The Afghan Northern Alliance, officially known as the United Islamic Front for the Salvation of Afghanistan (Persian: ‏جبهه متحد اسلامی ملی برای نجات افغانستانJabha-yi Muttahid-i Islāmi-yi Millī barā-yi Nijāt-i Afghānistān), was a military front that came to formation in late 1996 after the Islamic Emirate of Afghanistan (Taliban) took over Kabul. The United Front was assembled by key leaders of the Islamic State of Afghanistan, particularly president in exile Burhanuddin Rabbani and former Defense Minister Ahmad Shah Massoud. Initially it included mostly Tajiks but by 2000, leaders of other ethnic groups had joined the Northern Alliance. This included Abdul Rashid Dostum, Mohammad Mohaqiq, Abdul Qadir, Sayed Hussein Anwari and others.

The Northern Alliance fought a defensive war against the Taliban government. They received support from Iran, Russia, India, Tajikistan and others, while the Taliban were backed by al-Qaeda. The Northern Alliance was mostly made up of ethnic Tajiks, but later included Uzbeks, Hazaras, and Pashtuns. The Taliban government was dominated by Pashtuns with other groups being the minority. After the US-led invasion and establishment of the Karzai administration in late 2001, the Northern Alliance broke apart and different political parties were formed.

http://en.wikipedia.org/wiki/Northern_Alliance

The mujaheddin fighters who had previously defeated the communist government and formed the Islamic State of Afghanistan (ISA) came under attack and in 1996 lost the capital to the Taliban. At this juncture the Mujahedin resorted to the creation of UIF because Rashid Dostum and other warlords who belonged to various tribes but to no specific political party did not want to recognize the ISA as a legal entity, so the defeated government devised a military strategy to utilize these forces while not offending their political sensibilities.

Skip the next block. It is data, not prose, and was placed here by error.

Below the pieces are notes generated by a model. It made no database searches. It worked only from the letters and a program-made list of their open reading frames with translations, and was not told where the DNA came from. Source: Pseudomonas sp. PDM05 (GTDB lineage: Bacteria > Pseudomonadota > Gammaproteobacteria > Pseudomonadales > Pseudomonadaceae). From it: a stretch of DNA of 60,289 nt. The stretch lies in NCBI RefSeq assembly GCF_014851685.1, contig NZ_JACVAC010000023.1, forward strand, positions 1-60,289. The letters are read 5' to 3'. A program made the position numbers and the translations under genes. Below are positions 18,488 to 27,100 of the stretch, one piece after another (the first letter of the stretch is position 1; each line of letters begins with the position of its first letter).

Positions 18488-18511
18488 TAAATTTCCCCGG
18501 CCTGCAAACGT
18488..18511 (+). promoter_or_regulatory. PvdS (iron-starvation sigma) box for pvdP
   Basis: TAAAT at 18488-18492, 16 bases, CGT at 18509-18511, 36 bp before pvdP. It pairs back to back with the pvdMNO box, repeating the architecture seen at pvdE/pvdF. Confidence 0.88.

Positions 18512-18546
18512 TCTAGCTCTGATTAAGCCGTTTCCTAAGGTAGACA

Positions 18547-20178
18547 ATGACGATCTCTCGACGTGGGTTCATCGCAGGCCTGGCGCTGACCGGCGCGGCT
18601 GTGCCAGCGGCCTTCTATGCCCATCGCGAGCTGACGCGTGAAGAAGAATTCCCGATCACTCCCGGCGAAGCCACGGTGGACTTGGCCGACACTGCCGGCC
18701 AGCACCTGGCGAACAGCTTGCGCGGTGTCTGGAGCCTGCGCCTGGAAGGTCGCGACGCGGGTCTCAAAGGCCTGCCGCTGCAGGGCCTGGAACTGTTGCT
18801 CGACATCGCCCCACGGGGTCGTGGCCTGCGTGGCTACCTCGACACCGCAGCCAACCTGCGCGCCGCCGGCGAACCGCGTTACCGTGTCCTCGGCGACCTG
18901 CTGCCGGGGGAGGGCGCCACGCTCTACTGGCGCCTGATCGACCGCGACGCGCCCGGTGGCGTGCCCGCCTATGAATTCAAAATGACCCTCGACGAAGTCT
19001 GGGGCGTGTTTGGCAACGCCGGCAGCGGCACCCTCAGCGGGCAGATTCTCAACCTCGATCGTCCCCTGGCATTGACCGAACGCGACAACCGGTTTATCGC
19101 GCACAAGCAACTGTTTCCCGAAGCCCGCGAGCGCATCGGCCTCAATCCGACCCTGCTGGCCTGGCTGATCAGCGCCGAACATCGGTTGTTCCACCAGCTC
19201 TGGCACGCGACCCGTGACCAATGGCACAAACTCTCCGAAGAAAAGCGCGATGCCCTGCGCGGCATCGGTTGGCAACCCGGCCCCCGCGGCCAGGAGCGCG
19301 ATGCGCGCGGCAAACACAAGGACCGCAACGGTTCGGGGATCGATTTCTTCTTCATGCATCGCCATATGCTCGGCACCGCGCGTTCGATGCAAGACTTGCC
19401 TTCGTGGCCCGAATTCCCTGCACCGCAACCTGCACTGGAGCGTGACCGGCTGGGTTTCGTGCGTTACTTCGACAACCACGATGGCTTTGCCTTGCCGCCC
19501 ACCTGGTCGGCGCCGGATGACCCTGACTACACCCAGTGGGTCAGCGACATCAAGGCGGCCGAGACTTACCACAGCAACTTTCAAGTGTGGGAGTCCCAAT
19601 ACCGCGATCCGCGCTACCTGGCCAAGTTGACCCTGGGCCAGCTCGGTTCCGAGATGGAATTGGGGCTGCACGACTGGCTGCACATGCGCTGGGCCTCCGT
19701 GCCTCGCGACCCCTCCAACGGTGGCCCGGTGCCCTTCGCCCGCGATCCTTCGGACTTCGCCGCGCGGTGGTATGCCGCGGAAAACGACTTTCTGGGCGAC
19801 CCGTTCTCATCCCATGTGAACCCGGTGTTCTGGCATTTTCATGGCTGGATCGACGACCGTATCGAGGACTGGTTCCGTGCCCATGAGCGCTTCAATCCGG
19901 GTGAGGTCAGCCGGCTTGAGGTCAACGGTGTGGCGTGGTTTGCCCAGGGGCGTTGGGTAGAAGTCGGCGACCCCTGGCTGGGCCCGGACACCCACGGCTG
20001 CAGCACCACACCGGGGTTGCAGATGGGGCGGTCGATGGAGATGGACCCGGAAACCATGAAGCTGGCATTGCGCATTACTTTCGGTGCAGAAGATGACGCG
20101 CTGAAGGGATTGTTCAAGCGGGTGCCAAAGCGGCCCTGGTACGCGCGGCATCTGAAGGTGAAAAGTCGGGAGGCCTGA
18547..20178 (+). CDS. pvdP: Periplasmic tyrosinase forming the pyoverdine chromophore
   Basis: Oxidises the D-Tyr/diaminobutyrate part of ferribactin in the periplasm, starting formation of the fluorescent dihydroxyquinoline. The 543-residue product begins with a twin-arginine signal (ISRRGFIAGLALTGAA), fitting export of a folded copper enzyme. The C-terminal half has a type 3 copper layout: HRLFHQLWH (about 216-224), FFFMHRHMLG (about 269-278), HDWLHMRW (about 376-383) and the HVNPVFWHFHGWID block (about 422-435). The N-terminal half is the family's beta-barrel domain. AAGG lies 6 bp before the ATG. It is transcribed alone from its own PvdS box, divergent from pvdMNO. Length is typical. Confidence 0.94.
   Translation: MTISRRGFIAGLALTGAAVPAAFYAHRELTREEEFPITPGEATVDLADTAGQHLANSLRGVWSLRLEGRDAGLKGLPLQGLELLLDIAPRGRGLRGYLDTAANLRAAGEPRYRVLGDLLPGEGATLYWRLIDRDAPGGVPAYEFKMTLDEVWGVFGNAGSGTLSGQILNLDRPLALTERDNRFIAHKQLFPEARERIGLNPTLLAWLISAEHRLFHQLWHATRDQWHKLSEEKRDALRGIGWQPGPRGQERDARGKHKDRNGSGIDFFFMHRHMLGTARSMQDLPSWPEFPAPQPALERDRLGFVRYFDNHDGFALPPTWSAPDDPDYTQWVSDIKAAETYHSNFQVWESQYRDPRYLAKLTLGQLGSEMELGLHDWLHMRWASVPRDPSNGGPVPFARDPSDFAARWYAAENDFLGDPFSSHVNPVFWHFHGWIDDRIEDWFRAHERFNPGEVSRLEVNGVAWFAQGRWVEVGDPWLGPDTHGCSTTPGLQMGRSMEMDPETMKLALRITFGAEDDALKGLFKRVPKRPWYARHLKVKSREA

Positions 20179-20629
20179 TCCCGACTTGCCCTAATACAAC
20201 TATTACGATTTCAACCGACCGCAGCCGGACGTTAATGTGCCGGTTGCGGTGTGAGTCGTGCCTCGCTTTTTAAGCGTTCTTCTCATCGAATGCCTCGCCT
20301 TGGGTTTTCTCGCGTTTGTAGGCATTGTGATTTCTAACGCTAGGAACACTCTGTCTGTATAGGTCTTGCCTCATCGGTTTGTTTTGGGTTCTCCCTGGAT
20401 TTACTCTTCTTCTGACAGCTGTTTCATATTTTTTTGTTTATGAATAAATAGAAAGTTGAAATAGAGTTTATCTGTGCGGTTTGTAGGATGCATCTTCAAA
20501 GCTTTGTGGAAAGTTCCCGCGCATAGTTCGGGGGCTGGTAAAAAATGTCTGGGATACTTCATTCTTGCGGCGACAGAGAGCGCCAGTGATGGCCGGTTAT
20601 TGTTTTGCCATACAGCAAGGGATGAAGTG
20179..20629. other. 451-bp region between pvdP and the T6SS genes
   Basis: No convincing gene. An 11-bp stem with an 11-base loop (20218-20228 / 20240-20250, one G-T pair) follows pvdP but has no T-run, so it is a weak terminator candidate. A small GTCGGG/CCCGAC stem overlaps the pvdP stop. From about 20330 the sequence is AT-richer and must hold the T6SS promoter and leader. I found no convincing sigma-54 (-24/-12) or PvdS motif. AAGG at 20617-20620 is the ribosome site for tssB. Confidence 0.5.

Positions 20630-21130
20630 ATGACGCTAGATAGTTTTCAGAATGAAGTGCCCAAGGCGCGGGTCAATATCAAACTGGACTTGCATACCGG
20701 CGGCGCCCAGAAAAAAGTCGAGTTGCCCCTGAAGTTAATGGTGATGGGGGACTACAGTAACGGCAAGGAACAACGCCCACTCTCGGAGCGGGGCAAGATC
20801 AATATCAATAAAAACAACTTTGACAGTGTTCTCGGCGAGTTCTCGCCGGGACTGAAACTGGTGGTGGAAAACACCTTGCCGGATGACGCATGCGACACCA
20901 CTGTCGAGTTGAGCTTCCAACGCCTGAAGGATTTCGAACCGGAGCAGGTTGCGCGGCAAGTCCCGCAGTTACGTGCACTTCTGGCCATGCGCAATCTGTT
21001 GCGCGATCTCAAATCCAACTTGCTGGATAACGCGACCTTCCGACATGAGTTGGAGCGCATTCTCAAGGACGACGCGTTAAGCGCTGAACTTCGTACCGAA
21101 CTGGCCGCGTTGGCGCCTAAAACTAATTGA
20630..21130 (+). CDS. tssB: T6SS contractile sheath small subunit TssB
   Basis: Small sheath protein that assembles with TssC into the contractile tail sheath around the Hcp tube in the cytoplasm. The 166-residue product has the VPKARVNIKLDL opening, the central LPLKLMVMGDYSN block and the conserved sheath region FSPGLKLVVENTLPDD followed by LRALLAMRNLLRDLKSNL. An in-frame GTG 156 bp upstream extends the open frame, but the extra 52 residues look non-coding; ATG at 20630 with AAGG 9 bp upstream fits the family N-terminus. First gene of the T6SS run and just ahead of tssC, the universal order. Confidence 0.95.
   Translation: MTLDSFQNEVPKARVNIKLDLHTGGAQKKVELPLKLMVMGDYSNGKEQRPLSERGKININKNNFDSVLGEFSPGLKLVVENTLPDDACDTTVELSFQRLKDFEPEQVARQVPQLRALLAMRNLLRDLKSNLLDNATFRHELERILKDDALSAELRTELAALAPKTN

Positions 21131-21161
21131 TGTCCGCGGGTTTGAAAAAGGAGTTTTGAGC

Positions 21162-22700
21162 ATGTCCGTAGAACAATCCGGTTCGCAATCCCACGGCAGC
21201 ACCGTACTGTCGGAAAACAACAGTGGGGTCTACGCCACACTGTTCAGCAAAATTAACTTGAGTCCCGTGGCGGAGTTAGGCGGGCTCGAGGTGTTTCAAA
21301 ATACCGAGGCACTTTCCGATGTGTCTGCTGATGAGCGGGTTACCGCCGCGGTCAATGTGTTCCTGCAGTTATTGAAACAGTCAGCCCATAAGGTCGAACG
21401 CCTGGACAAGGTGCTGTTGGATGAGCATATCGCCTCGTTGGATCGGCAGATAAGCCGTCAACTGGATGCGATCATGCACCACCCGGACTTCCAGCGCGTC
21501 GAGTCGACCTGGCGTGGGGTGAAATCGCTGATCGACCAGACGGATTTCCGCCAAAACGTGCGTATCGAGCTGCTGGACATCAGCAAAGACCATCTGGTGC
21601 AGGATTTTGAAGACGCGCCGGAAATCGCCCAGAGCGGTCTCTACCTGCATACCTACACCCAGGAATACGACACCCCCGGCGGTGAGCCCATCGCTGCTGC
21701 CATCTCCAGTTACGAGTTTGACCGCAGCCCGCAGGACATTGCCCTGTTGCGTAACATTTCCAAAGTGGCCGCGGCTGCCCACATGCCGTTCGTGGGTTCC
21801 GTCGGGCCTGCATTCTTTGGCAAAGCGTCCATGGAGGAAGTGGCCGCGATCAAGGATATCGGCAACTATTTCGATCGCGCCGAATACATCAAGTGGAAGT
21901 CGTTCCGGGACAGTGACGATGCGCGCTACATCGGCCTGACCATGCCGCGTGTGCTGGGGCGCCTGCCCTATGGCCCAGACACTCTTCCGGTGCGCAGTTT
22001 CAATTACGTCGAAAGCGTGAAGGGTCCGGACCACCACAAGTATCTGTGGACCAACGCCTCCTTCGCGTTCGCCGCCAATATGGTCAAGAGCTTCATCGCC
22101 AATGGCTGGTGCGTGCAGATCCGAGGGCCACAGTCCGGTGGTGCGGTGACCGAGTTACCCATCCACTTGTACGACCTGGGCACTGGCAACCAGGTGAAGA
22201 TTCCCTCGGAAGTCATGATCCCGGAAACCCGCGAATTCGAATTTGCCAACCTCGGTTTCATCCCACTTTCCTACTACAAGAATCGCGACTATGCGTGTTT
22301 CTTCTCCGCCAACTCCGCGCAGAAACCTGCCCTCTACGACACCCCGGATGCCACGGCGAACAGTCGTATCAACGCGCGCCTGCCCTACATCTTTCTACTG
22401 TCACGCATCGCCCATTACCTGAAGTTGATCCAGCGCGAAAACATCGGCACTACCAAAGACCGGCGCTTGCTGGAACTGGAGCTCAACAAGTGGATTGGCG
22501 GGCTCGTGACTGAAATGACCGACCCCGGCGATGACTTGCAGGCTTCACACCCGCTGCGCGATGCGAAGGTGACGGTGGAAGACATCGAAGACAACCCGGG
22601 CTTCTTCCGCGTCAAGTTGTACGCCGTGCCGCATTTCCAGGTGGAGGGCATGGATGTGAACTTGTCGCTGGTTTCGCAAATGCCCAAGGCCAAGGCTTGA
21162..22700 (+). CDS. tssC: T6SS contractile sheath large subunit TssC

In October 1996 in Khinjan, Ahmed Shah Massoud and Dostum came to an agreement to form the anti-Taliban coalition that outside Afghanistan became known as the Northern Alliance.


CNN was doing a special on Afghanistan and Peter Bergen asked for questions from viewers that he would answer. One of the questions is as follows: “If it’s true that bin Laden once worked for the CIA, what makes you so sure that he isn’t still?”~ Anne Busigin, Toronto, Canada

Peter Bergen responds:

This is one of those things where you cannot put it out of its misery.

The story about bin Laden and the CIA — that the CIA funded bin Laden or trained bin Laden — is simply a folk myth. There’s no evidence of this. In fact, there are very few things that bin Laden, Ayman al-Zawahiri and the U.S. government agree on. They all agree that they didn’t have a relationship in the 1980s. And they wouldn’t have needed to. Bin Laden had his own money, he was anti-American and he was operating secretly and independently.

The real story here is the CIA didn’t really have a clue about who this guy was until 1996 when they set up a unit to really start tracking him.

One person in a forum that was similarly challenged pointed out that this surely wasn’t the Taliban because they hated women in any position of authority — look at the pic at the top again.

As you read on, keep in mind Mr. Bergen was not a fan of conservatives, or Republicans. With that in mind, enjoy the rest, it is posted here so it will never disappear on me:

Northern Alliance (WIKI)

U.S. government officials and a number of other parties maintain that the U.S. supported only the indigenous Afghan mujahideen. They deny that the CIA or other American officials had contact with the Afghan Arabs (foreign mujahideen) or Bin Laden, let alone armed, trained, coached or indoctrinated them. Scholars and reporters have called the idea of CIA-backed Afghan Arabs (foreign mujahideen) “nonsense”,[6] “sheer fantasy”,[7] and “simply a folk myth.”[8]

They argue that:

  • with a quarter of a million local Afghans willing to fight there was no need to recruit foreigners unfamiliar with the local language, customs or lay of the land